The Pitfalls of Taking a 401(k) Loan

By Jessica Kmetty

Does retirement sound like a stress-free period of life where you aren’t exhausting yourself for a paycheck and can make your own schedule? For the 80 percent of Americans who believe they won’t have enough saved for retirement, “stress-free” may be the last term they would use to describe it. If many of us are already concerned about having enough money saved to retire, why would we hinder our savings ability by taking a loan from the very account where our nest egg should be growing? One answer: because we can.

A loan provision on an employee-sponsored retirement plan allows participants to take out a loan from their account for any reason they deem necessary. We’re not talking about a “hardship provision” which lets employees distribute money for a specific hardship; rather, a loan provision is an unregulated way for an employee to borrow whenever, for whatever they want. Christmas gifts? A vacation? Are these really reasons to put your financial future in jeopardy? Consider these pitfall examples:

Example #1 – By not offering a loan provision on their company’s retirement plan, one business owner may have saved his employees countless headaches. A natural resources firm was doing well – they had a 401(k) plan with high employee participation and routine contributions, positive cash flow and an effective management team. Because of the attractiveness of their company, they were sought out by another reputable entity for a merger. However, the merger was a bad move for the company that forced them into bankruptcy. All employees were terminated and the 401(k) plan was terminated as well.

Imagine if there had been a loan provision on the plan – employees who thought everything was going great at their company and who felt they had job security could have taken out a loan against their retirement plan. Any active loans at the time of termination would have either had to have been paid back immediately, or the distributed amount would have been counted as an in-service distribution which can include penalties, fees and interest for non-eligible plan participants.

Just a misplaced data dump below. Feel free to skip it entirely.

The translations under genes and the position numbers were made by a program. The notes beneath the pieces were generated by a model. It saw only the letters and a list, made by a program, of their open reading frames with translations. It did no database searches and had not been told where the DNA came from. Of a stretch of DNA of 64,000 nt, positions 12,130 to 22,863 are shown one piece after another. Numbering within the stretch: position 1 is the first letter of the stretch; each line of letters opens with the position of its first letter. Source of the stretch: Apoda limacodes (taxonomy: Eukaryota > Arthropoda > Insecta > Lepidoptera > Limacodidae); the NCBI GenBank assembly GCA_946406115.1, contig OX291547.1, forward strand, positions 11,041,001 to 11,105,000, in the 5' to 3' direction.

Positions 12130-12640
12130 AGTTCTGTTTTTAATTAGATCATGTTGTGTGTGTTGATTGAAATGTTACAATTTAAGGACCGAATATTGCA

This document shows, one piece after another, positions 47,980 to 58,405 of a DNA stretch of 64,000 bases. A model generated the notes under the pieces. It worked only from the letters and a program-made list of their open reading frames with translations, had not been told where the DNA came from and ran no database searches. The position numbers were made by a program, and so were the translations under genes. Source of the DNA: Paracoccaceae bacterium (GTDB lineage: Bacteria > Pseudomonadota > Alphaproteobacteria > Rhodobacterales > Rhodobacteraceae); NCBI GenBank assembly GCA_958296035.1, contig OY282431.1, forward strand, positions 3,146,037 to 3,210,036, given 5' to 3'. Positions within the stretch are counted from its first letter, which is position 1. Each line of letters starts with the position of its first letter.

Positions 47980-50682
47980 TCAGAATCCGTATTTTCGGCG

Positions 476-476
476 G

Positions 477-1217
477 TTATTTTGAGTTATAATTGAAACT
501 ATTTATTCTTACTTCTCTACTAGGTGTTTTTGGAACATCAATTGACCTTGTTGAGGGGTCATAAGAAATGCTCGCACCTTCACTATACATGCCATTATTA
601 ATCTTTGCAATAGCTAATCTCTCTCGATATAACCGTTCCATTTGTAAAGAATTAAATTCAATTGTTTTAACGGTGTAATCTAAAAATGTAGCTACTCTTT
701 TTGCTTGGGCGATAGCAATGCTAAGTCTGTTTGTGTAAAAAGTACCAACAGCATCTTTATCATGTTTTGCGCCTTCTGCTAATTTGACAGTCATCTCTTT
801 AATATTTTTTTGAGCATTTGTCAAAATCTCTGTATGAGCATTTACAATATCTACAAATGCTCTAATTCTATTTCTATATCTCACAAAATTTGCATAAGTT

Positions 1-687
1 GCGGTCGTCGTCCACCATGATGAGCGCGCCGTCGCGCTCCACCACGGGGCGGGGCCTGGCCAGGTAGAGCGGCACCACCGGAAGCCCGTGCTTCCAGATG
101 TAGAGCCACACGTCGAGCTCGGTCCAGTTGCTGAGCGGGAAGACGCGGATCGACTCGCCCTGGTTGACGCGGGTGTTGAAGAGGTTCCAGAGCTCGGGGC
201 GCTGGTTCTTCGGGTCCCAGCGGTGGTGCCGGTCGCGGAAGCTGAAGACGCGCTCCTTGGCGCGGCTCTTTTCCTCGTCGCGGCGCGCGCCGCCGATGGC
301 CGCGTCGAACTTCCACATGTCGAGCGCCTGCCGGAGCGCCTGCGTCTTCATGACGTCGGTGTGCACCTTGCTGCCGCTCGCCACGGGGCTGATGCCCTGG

Example #2 – An HR mistake lands an executive in trouble. A business executive who needed a loan started the paperwork to borrow from her 401(k) plan. She flawlessly filled out the paperwork, understood the amortization schedule and submitted it to human resources to schedule the repayments from her paycheck. It wasn’t until a year later that she discovered the HR team member hadn’t setup the payroll correctly meaning the executive hadn’t been making payments on the loan for an entire year. Not only did the executive have to pay penalties and interest, but her company took a hit as well for failing to execute the loan properly.

Example #3 – They should have stayed invested in their retirement plans. A husband and wife both took the maximum loan from their 401(k)s to invest in a business venture. They had no trouble making the payments until the business venture folded and they lost their entire initial investment. But, that wasn’t the end of their hardship. Not only did they lose the business, they still had to repay the loan on time with no alternative for refinancing.

Remember, the purpose of a retirement plan is to save for your future retirement. It is the pile of money that you will use to pay yourself a paycheck in retirement (it is your future income stream.) If employers make it easy for employees to get to that money early, behavioral science proves that many will want to take that money. If we really are going to have an opportunity to retire with dignity someday, we all need to invest regularly, leaving the money to grow, so that our retirements can be funded and build value over time. Keep your endgame in mind and don’t compromise your future financial security.

Please remember that different types of investments involve varying degrees of risk, and there can be no assurance that the future performance of any specific investment, investment strategy, or product made reference to directly or indirectly in this content, will be profitable, equal any corresponding indicated historical performance level(s), or be suitable for you or your portfolio. Due to various factors, including changing market conditions, the content may no longer be reflective of current opinions or positions. Moreover, you should not assume that any discussion or information contained in this newsletter (article) serves as the receipt of, or as a substitute for, personalized investment advice from Searcy Financial Services, Inc.

The content of this letter does not constitute a tax or legal opinion. Always consult with a competent professional service provider for advice on tax or legal matters specific to your situation. To the extent that a reader has any questions regarding the applicability of any specific issue discussed in this content, he/she is encouraged to consult with the professional advisor of his/her choosing.  

Published for the blog on May 16, 2017 by Searcy Financial Services, your Overland Park, Kansas Fee-Only Financial Planner and Investment Manager.